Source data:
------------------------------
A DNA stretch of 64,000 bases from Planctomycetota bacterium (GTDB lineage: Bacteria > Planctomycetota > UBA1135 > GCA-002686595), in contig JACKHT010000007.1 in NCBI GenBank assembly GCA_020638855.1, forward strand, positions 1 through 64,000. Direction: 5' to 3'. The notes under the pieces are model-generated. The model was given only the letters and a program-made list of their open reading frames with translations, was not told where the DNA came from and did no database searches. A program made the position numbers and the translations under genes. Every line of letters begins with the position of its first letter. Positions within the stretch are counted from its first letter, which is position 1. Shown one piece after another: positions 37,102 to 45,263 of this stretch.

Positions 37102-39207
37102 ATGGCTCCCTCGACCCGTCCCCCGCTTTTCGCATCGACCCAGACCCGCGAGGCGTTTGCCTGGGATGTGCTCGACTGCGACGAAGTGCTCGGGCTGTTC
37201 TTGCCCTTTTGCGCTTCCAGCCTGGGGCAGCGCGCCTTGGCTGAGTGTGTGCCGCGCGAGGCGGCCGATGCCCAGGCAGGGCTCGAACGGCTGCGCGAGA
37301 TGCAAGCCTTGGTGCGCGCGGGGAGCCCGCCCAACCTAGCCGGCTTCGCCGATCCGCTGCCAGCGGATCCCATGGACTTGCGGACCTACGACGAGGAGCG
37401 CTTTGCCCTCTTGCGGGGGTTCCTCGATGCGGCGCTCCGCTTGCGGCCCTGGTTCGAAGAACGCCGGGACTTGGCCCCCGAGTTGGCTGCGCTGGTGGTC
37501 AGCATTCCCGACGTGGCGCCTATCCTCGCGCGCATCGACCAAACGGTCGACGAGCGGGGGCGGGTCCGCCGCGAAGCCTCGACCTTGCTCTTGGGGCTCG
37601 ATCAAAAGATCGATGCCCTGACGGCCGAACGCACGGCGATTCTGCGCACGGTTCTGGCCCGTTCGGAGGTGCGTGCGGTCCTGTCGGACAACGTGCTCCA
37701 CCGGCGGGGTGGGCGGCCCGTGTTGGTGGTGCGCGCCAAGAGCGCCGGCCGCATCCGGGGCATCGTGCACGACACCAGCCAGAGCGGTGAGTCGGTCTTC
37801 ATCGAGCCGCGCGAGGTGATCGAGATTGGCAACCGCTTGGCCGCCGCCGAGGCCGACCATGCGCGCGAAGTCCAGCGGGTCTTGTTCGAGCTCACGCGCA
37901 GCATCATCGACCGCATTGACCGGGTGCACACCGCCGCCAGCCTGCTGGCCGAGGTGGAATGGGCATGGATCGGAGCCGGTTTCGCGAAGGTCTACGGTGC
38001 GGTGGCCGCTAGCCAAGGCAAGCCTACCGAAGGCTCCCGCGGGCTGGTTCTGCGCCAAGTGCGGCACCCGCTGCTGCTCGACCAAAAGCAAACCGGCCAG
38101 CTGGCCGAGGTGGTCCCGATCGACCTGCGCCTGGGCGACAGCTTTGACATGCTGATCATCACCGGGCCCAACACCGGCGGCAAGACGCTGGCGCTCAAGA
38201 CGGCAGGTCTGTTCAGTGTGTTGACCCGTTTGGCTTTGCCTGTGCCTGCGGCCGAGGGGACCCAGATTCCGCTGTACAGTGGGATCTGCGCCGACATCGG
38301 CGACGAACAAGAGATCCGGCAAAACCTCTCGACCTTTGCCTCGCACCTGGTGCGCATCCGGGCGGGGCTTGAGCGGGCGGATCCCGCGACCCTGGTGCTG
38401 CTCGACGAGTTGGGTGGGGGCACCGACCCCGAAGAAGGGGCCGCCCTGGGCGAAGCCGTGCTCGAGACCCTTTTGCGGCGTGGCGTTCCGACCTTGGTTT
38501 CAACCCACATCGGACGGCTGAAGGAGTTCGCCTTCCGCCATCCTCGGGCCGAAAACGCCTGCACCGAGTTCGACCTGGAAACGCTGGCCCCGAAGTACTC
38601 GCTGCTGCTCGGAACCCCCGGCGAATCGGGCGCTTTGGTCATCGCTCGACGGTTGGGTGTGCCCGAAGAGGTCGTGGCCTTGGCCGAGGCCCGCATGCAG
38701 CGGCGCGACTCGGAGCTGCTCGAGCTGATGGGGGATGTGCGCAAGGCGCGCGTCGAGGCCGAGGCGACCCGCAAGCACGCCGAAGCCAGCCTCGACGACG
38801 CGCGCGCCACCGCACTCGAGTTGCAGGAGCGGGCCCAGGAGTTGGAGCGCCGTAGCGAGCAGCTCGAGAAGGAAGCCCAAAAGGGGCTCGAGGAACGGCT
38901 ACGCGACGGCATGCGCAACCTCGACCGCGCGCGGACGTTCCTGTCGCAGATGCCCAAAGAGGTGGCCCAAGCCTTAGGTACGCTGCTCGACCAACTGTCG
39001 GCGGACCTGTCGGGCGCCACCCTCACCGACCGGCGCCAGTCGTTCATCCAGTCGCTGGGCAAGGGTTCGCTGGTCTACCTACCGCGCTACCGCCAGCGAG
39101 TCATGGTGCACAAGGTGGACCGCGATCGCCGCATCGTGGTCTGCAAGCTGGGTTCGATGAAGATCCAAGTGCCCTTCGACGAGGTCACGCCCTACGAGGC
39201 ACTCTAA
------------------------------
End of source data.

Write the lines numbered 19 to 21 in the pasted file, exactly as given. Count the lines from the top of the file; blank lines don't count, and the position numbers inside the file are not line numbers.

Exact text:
38701 CGGCGCGACTCGGAGCTGCTCGAGCTGATGGGGGATGTGCGCAAGGCGCGCGTCGAGGCCGAGGCGACCCGCAAGCACGCCGAAGCCAGCCTCGACGACG
38801 CGCGCGCCACCGCACTCGAGTTGCAGGAGCGGGCCCAGGAGTTGGAGCGCCGTAGCGAGCAGCTCGAGAAGGAAGCCCAAAAGGGGCTCGAGGAACGGCT
38901 ACGCGACGGCATGCGCAACCTCGACCGCGCGCGGACGTTCCTGTCGCAGATGCCCAAAGAGGTGGCCCAAGCCTTAGGTACGCTGCTCGACCAACTGTCG